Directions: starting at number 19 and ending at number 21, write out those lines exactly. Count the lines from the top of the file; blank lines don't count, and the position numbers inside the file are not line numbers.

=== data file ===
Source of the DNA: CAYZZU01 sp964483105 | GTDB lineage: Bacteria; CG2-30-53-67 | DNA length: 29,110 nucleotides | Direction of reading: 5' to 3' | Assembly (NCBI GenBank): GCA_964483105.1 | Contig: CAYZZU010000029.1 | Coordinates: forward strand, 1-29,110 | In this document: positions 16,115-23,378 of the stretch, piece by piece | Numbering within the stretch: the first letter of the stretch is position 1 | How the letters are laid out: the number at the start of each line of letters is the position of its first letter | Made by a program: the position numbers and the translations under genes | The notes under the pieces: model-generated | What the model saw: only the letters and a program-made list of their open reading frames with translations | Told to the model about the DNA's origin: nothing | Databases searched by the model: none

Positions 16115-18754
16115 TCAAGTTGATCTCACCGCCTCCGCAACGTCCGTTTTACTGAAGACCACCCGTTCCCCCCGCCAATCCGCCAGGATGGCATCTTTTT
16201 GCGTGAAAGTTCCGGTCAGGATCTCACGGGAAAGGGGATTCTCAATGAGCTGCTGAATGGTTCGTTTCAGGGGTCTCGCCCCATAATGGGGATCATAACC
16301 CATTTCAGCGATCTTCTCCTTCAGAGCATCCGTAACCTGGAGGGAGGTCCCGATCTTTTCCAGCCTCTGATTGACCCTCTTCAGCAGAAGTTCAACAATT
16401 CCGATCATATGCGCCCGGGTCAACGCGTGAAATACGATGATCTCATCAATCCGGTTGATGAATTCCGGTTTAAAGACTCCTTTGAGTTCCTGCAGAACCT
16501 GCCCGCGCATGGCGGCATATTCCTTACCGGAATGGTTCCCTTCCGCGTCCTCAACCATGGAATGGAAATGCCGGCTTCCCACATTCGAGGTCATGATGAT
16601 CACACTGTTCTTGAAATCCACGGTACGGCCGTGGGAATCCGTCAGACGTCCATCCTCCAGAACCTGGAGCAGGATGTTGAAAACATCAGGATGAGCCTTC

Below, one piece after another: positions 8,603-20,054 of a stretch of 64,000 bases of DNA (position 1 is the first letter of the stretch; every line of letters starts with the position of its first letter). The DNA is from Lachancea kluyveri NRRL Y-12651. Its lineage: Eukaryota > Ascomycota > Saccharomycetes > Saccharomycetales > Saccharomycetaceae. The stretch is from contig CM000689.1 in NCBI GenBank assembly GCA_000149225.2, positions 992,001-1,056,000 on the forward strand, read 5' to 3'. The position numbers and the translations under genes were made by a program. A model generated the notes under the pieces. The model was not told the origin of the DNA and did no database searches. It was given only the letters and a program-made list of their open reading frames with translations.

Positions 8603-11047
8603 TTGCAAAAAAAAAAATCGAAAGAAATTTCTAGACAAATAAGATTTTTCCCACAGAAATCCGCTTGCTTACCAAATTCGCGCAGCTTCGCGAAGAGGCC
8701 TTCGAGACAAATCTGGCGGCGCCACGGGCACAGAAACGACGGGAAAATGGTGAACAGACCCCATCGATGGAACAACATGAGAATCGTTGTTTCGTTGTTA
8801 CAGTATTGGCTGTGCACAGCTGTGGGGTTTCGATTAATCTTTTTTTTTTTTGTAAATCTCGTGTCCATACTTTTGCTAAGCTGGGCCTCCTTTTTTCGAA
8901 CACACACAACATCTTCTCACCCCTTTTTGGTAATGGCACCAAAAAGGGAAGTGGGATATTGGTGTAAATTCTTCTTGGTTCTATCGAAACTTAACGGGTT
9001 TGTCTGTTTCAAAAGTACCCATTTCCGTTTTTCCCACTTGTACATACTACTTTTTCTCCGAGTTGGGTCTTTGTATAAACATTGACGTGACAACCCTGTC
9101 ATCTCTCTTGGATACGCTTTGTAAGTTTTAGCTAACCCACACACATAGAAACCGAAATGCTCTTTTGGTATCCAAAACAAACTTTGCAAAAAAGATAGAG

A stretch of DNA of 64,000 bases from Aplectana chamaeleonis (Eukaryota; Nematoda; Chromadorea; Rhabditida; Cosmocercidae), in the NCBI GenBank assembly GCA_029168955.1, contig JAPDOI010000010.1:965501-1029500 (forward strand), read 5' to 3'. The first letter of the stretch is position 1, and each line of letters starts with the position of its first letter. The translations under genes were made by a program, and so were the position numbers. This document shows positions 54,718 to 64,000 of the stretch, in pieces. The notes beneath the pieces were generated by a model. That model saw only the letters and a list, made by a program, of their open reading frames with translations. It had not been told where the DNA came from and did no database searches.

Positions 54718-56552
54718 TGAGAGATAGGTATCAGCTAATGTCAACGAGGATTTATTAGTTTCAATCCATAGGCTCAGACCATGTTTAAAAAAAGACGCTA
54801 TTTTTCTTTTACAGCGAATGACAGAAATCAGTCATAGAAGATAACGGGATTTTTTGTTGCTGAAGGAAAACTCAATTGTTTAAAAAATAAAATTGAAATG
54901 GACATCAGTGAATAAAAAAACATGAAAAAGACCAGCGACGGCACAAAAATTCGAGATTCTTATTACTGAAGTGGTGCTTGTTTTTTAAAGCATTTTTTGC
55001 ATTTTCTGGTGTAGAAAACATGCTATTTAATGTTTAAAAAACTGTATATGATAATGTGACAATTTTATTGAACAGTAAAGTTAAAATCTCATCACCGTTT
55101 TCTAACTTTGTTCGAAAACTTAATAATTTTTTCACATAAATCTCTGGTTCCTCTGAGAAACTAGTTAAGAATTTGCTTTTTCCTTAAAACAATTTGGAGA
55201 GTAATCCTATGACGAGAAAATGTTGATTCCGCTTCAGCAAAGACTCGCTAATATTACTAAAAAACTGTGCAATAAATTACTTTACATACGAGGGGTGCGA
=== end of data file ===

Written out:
54718 TGAGAGATAGGTATCAGCTAATGTCAACGAGGATTTATTAGTTTCAATCCATAGGCTCAGACCATGTTTAAAAAAAGACGCTA
54801 TTTTTCTTTTACAGCGAATGACAGAAATCAGTCATAGAAGATAACGGGATTTTTTGTTGCTGAAGGAAAACTCAATTGTTTAAAAAATAAAATTGAAATG
54901 GACATCAGTGAATAAAAAAACATGAAAAAGACCAGCGACGGCACAAAAATTCGAGATTCTTATTACTGAAGTGGTGCTTGTTTTTTAAAGCATTTTTTGC